View Article: PubMed Central - PubMed

Affiliation: Faculty of Medicine Clínica Alemana, Universidad del Desarrollo, Chile, Av. La Plaza 680, Las Condes, Santiago, Chile; Department of Health Sciences, University of York, Heslington, York, England, United Kingdom.

ABSTRACT

Objective: Chile, a South American country recently defined as a high-income nation, carried out a major healthcare system reform from 2005 onwards that aimed at reducing socioeconomic inequality in health. This study aimed to estimate income-related inequality in self-reported health status (SRHS) in 2000 and 2013, before and after the reform, for the entire adult Chilean population.

Methods: Using data on equivalized household income and adult SRHS from the 2000 and 2013 CASEN surveys (independent samples of 101 046 and 172 330 adult participants, respectively) we estimated Erreygers concentration indices (CIs) for above average SRHS for both years. We also decomposed the contribution of both "legitimate" standardizing variables (age and sex) and "illegitimate" variables (income, education, occupation, ethnicity, urban/rural, marital status, number of people living in the household, and healthcare entitlement).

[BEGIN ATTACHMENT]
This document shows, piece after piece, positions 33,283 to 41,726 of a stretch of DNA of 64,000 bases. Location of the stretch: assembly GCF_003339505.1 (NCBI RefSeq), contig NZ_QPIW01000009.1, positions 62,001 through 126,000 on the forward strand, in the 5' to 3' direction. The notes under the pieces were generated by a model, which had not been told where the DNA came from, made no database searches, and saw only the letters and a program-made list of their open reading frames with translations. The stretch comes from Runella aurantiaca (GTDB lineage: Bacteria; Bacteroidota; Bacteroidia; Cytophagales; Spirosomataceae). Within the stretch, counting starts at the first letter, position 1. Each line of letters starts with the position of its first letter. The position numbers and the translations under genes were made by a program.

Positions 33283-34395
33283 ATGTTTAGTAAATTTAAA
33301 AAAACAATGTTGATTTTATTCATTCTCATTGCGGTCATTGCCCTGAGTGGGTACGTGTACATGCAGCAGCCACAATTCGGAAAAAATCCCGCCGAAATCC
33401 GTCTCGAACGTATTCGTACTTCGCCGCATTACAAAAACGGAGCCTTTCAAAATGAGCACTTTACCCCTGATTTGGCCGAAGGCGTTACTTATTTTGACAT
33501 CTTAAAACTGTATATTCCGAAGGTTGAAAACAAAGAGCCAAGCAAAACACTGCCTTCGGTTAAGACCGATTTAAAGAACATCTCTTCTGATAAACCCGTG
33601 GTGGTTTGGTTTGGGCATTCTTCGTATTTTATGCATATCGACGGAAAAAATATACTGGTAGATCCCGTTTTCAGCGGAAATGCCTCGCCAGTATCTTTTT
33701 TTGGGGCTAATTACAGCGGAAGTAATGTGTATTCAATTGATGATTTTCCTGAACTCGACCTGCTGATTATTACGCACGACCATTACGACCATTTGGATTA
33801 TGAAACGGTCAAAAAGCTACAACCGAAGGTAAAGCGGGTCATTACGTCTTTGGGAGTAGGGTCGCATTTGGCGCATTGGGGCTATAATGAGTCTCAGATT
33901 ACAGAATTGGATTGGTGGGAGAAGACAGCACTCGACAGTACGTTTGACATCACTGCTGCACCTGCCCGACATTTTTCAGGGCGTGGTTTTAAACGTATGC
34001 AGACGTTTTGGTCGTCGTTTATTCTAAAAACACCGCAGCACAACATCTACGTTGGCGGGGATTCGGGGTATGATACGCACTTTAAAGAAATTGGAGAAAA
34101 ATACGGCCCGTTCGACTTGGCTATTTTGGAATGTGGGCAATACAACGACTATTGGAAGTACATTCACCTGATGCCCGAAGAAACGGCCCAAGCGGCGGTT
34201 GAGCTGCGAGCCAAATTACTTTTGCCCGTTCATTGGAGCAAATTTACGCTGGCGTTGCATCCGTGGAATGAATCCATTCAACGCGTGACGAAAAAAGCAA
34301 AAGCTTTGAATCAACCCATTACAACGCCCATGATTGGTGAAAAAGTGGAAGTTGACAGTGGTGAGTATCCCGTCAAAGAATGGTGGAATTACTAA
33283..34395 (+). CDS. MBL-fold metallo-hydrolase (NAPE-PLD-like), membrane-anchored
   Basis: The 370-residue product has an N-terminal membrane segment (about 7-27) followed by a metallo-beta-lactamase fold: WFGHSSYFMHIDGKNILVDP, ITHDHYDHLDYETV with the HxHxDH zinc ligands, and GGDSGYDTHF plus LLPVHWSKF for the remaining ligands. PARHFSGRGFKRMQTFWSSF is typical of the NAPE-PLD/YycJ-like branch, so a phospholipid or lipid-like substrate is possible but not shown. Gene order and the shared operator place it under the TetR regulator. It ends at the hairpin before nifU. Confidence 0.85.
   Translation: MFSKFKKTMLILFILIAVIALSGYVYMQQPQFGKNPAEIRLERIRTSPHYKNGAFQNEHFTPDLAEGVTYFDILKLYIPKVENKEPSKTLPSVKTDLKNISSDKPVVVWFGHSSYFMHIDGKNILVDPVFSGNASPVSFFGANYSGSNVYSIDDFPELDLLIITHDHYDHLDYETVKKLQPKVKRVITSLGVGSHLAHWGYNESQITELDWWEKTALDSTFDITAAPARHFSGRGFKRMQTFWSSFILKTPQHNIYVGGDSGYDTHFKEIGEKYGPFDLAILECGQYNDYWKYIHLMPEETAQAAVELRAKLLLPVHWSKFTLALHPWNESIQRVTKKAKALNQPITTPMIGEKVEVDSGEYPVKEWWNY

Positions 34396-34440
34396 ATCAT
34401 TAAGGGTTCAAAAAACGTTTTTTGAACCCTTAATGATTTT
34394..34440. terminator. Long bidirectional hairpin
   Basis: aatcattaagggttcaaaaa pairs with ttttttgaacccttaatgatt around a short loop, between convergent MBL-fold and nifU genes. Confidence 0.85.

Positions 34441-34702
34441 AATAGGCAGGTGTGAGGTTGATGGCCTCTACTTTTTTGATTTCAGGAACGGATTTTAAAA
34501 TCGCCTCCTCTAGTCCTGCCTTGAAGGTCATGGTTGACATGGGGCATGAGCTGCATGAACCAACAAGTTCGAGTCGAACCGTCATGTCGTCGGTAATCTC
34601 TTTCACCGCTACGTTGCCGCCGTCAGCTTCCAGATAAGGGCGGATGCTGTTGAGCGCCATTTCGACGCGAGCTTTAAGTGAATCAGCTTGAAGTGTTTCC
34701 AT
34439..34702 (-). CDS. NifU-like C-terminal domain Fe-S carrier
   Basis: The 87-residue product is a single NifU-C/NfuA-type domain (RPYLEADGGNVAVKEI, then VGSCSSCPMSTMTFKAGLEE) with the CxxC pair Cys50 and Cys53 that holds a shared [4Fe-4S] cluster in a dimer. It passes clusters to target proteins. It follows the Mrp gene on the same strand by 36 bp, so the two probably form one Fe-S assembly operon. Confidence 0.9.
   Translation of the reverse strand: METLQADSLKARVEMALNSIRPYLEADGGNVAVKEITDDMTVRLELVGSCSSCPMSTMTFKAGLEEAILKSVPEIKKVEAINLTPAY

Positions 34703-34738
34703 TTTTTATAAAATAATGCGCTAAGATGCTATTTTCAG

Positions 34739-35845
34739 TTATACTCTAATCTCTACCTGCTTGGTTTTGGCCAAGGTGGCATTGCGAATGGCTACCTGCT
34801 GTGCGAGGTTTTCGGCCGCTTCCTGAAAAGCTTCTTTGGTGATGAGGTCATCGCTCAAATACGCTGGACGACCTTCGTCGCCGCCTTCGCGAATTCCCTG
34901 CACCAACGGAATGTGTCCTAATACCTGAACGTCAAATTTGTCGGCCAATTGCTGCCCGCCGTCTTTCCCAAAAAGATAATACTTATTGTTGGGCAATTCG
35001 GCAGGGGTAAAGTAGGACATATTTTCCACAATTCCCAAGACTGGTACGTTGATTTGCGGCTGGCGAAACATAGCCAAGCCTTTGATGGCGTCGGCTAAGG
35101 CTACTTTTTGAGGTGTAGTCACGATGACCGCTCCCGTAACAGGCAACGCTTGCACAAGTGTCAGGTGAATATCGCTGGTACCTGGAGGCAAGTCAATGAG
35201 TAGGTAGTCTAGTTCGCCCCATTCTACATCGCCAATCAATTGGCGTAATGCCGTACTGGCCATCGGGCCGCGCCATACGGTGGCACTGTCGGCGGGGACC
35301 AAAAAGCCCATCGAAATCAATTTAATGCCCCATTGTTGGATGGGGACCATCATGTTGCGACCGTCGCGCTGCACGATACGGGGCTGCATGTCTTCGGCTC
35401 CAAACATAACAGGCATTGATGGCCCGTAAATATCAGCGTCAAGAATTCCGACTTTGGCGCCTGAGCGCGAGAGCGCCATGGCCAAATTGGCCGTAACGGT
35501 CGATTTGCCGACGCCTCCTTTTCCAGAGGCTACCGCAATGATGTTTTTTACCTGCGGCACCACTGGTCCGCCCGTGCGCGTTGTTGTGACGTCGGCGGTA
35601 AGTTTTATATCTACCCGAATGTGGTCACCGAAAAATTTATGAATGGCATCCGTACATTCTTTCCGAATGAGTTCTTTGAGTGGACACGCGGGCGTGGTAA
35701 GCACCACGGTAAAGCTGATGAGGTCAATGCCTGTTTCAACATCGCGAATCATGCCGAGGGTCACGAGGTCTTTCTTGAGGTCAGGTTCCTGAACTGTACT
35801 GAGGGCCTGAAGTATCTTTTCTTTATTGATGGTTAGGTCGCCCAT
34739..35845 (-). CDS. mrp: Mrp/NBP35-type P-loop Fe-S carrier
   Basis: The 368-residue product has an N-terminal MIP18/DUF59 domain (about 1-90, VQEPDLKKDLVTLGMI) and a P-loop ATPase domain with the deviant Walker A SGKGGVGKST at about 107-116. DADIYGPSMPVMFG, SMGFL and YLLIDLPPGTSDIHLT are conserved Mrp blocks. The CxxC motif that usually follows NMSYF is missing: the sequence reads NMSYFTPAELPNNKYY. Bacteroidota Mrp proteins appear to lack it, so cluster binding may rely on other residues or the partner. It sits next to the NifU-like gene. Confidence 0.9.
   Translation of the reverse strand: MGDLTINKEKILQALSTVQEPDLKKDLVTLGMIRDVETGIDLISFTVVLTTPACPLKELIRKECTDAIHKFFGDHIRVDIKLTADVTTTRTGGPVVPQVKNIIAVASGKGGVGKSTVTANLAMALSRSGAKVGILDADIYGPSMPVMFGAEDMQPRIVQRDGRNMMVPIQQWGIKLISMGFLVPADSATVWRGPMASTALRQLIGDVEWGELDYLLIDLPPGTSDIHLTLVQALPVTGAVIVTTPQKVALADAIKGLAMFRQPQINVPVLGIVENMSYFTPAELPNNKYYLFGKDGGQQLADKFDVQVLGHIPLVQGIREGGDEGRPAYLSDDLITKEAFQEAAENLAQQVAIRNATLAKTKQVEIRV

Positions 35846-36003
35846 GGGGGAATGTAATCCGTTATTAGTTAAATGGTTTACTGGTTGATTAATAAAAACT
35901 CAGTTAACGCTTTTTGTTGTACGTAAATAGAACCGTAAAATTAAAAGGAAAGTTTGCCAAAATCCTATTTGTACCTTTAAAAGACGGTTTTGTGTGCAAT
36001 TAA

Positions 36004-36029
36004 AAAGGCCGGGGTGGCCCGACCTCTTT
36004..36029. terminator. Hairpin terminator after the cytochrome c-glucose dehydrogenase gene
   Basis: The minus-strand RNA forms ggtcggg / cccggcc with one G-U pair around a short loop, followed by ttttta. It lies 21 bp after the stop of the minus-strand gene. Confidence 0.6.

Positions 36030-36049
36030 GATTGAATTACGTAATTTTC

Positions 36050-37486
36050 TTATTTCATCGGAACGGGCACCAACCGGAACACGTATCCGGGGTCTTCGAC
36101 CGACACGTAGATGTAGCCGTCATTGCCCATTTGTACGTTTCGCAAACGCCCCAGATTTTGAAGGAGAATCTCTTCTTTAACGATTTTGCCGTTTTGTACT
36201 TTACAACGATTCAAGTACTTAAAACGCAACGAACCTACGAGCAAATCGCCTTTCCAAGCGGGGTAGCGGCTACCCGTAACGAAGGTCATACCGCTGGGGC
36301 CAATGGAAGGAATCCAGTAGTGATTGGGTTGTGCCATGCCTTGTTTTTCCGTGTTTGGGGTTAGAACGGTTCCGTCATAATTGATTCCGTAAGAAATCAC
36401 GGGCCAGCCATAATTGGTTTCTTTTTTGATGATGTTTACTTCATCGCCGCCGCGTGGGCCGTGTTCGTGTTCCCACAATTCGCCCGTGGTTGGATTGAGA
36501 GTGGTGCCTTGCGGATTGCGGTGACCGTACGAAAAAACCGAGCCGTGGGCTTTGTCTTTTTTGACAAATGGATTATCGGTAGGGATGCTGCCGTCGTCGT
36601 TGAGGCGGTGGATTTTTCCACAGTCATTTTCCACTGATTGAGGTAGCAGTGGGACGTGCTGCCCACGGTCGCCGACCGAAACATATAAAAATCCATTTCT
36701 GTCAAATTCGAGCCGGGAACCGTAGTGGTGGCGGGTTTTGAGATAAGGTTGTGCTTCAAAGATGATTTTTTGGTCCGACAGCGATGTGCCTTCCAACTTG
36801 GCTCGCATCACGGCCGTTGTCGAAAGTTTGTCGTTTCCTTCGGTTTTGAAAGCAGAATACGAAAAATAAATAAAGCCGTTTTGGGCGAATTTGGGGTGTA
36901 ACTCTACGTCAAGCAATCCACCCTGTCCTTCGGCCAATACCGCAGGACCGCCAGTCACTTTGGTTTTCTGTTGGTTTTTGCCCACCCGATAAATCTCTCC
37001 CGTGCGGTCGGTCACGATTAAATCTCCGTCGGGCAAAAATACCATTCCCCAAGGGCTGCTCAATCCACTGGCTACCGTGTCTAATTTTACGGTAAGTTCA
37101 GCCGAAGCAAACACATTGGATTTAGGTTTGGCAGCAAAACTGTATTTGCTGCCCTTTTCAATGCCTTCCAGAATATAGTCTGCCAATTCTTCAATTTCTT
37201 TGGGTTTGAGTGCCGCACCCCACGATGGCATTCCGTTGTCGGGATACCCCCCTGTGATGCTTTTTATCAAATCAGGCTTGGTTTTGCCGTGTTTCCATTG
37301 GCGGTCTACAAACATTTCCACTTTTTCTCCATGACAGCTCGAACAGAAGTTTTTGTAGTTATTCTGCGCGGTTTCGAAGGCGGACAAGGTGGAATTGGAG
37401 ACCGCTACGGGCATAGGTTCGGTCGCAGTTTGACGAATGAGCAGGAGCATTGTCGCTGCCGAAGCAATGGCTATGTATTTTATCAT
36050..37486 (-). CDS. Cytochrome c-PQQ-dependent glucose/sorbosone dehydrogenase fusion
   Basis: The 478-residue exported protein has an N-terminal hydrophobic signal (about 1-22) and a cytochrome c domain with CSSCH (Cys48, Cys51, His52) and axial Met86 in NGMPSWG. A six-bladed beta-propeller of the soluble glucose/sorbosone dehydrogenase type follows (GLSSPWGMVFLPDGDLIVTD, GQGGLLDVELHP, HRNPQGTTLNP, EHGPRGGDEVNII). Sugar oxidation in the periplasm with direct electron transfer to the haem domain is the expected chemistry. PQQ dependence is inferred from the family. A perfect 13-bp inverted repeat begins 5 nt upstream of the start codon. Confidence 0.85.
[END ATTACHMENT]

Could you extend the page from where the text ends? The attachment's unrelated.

Results: There was a significant concentration of above average SRHS favoring richer people in Chile in both years, which was less pronounced in 2013 than 2000 (Erreygers corrected CI 0.165 [Standard Error, SE 0.007] in 2000 and 0.047 [SE 0.008] in 2013). To help interpret the magnitude of this decline, adults in the richest fifth of households were 33% more likely than those in the poorest fifth to report above-average health in 2000, falling to 11% in 2013. In 2013, the contribution of illegitimate factors to income-related inequality in SRHS remained higher than the contribution of legitimate factors.

Conclusions: Income-related inequality in SRHS in Chile has fallen after the equity-based healthcare reform. Further research is needed to ascertain how far this fall in health inequality can be attributed to the 2005 healthcare reform as opposed to economic growth and other determinants of health that changed during the period.

No MeSH data available.


Related in: MedlinePlus